of flooding with even minor amounts of additional rainfall. Showers
and isolated storms will slowly decrease in intensity and coverage
later this evening and into the overnight hours with an expected
decrease in low level moisture transport, although the persistence
of upper divergence especially across the NE and far N CWA will
necessitate retaining a low chance there through the night. Areas of
fog and stratus should return late tonight. Lows from the low 60s
west to upper 60s east. -GIH
.SHORT TERM /FRIDAY AND FRIDAY NIGHT/...
As of 325 PM Thursday...
The large upper low will wobble and drift slowly northward over IN
during this period, while weak surface low pressure holds over the
far western Piedmont along the increasingly diffuse north-south
oriented surface front. This front will weaken further as it eases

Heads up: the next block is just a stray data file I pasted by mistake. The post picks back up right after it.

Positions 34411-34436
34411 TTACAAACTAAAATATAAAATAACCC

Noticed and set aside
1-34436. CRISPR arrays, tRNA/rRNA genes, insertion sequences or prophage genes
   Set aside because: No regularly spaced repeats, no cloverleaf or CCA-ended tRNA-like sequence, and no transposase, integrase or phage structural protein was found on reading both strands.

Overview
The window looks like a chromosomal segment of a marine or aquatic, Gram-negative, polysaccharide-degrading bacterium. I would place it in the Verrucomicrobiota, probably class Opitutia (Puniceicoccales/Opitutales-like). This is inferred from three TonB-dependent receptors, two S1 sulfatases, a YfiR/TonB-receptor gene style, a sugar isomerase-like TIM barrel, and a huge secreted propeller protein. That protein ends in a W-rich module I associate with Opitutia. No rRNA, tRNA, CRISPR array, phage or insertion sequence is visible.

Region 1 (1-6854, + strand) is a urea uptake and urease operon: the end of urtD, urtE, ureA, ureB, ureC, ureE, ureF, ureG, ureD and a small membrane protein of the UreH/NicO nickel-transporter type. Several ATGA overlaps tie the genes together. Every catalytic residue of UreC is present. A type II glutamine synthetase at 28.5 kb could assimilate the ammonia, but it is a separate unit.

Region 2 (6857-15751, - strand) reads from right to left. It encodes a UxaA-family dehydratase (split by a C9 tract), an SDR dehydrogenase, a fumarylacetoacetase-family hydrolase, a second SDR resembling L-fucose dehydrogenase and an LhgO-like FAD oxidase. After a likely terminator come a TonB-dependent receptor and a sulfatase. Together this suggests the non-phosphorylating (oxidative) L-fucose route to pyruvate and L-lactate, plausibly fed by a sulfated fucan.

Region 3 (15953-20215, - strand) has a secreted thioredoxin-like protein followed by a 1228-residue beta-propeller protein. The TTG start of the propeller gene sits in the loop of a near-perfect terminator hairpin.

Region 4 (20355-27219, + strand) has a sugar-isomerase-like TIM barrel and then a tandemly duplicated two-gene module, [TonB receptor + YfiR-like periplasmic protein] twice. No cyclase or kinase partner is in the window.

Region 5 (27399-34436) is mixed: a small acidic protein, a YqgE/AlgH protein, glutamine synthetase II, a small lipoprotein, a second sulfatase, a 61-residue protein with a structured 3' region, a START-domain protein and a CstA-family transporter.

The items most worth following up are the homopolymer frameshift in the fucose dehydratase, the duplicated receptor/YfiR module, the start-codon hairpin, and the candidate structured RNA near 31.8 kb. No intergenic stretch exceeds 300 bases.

just a bit eastward into central NC through the day, with the
greatest PW over the eastern fringe of the CWA and over coastal
sections. The bulk of the DPVA pivoting around the mid level low
appears to hold just to our west, while the better upper divergence
shifts just to our north and NW, so we should see a lessening of
both deep moisture and of large scale forcing for ascent. Will
maintain high chance pops across the far N and NE trending to slight
chance pops over the SW, decreasing after nightfall. Expect highs
from the upper 70s to lower 80s, followed by lows in the mid 50s
west to mid 60s east. -GIH
.LONG TERM /SATURDAY THROUGH THURSDAY/...
As of 350 PM Thursday...
The persistent upper low over the Tenn Valley will finally lift
north into the Great Lakes and weaken, as a trough deepens over the
Pacific Northwest. This will lead to a general trend toward higher
heights over the eastern U.S, a surface high pressure ridge down the
East Coast and temps near at or just slightly above. Before the low
fully departs the region, some diurnal convection is possible across
the far south/east Saturday and Sunday given the continued presence